homepage
   
about the ship sign up for our newsletter support the ship
community the mystery worshipper gadgets for god caption competition foolishness features ship stuff
mystery worshipper home reports from the uk and ireland reports from the usa reports from australia and new zealand reports from canada reports from elsewhere famous and infamous reports comments and corrections
 
the mystery worshipper
Comment on this report, or find other reports.
Our Mystery Worshippers are volunteers who warm church pews for us around the world. If you'd like to become a Mystery Worshipper, start here.
Find out how to reproduce this report in your church magazine or website.
 
3004: St Bridget and St Cwyfan, Dyserth, Wales
St Bridget and St Cwyfan, Dyserth
Mystery Worshipper: Clwydguy.
The church: St Bridget and St Cwyfan, Dyserth, Denbighshire, Wales.
Denomination: Church in Wales, Diocese of St Asaph.
The building: The Domesday Book mentions a church being located in Dyserth, but that structure predated the present church. It may have been little more than a hermit's cell, as "Dyserth" means "hermitage." The earliest parts of the present church date from the 13th century. The building is very well described on their website, to which the reader is respectfully referred. The dedication to St Bridget stems from the belief that Bridget, a 6th century Irish saint, spent time in Wales. St Cwyfan, a 7th century saint, was a disciple of Beuno, the uncle of St Winefride, who is said to have raised seven people from the dead, including Winefride herself. The church hall, formerly the village's original school, is available for hire.
The church: The vicar is the regional dean for Forward in Faith, North Wales, They sponsor a cell of the Society of Our Lady of Walsingham that was formed 12 years ago and puts on an annual pilgrimage to the shrine at Walsingham. There is one service of the eucharist each Sunday plus a Wednesday eucharist. They also partner with two nearby churches: St Michael's, Trelawnyd; and SS Mael and Sulien, Cwm.
The neighbourhood: Dyserth, a tiny village in the northernmost part of Wales, was once known for lead, copper and limestone mining. Closed since 1981, the old quarries are still visible. It's a pretty little village that attracts tourists primarily for hiking along the former railway line and other pathways, as well as to view the nearby waterfall. The shrine of Winefride's Well, which some call the Lourdes of Wales, is not far away.
The cast: The Revd Canon Robert Rowland, vicar.
The date & time: Holy Saturday, 26 March 2016, 7.30pm.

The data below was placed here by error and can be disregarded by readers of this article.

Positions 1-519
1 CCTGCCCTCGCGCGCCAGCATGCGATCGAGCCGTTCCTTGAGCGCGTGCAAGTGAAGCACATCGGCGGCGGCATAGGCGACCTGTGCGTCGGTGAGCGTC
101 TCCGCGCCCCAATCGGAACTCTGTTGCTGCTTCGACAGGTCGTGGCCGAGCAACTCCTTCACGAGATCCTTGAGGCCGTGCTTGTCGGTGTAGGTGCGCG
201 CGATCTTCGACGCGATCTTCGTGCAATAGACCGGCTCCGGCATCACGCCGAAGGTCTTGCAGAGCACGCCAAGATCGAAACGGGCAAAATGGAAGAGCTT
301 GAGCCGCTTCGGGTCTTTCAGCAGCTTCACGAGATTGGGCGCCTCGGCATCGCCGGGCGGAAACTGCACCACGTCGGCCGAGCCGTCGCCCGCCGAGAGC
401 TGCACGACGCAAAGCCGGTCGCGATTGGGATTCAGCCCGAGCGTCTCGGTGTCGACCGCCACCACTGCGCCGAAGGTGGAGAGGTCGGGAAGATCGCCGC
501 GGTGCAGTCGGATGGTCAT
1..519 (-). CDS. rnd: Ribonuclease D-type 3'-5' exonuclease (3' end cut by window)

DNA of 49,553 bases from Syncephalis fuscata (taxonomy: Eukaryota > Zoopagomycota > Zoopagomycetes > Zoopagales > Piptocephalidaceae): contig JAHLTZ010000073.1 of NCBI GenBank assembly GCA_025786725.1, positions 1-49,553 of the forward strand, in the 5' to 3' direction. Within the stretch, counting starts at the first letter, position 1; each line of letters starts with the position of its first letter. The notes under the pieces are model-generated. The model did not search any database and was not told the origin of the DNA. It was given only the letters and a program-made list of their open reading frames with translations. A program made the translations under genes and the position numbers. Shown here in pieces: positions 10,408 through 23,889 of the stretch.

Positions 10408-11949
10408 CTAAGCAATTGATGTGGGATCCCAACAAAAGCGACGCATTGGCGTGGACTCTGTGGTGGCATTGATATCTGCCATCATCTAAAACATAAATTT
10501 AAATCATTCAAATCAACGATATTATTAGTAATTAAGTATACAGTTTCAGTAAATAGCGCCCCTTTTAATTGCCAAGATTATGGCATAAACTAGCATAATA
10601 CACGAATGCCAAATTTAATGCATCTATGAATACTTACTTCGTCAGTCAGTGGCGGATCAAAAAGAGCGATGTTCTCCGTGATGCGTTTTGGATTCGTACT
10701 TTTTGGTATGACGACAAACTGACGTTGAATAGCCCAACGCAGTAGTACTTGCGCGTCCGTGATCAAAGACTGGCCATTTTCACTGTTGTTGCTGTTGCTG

What was the name of the service?
Easter Vigil.

How full was the building?
40 people, but in the dark with candlelight the only illumination, it looked like more.

Did anyone welcome you personally?
I was made to feel very welcome indeed. The service was explained prior to it starting, including the stages it would go through.

Was your pew comfortable?
Traditional wooden pew with a very welcome thick pew runner made by a member of the church community.

How would you describe the pre-service atmosphere?
No gossip; very quiet atmosphere. Quite magical.

What were the exact opening words of the service?
"Welcome to this most holy night."

What books did the congregation use during the service?
Preprinted service booklet including all hymns, readings and ceremony. Very easy to follow and excellently set out.

What musical instruments were played?
No musical instruments – all plainchant, until the Gloria, when the organ sounded forth and was used for the rest of the service.

Did anything distract you?
Just a few coughs caused by clouds of incense smelling of lavender. By candlelight they billowed up beautifully.

Was the worship stiff-upper-lip, happy clappy, or what?
As high church as you can get! Bells, smells, wonderful vestments, excellent music. No microphone failures. The service ran like clockwork, with everyone knowing exactly what to do and when to do it.

Exactly how long was the sermon?
No sermon.

Which part of the service was like being in heaven?
From start to finish! The lighting of the fire and the pascal candle; all present acclaiming Christ our light; and on and on. Too much to mention!

And which part was like being in... er... the other place?
Nothing at all!

What happened when you hung around after the service looking lost?
I chatted with a few members of the church community, but it was getting late and so I excused myself to make my way home.

How would you describe the after-service coffee?
None at this service due to the late hour.

How would you feel about making this church your regular (where 10 = ecstatic, 0 = terminal)?
10 – I live some distance away, and that's the only thing that would keep me from this church.

Did the service make you feel glad to be a Christian?
Yes, very! It brought the whole meaning of Easter to the forefront of one's mind.

What one thing will you remember about all this in seven days' time?
The wonderful smell of the lavender incense.
 
please give to the floating fund
camino pilgrimage
The Mystery Pilgrim
One of our most seasoned reporters makes the Camino pilgrimage to Santiago de Compostela in Spain. Read here.
mystery worshipper sunday
London churches
Read reports from 70 London churches, visited by a small army of Mystery Worshippers on one single Sunday. Read here.
   
 
 
follow ship of fools on twitter
buy your ship of fools postcards
sip of fools mugs from your favourite nautical website
 
      More Mystery Worshipper reports          
      ship of fools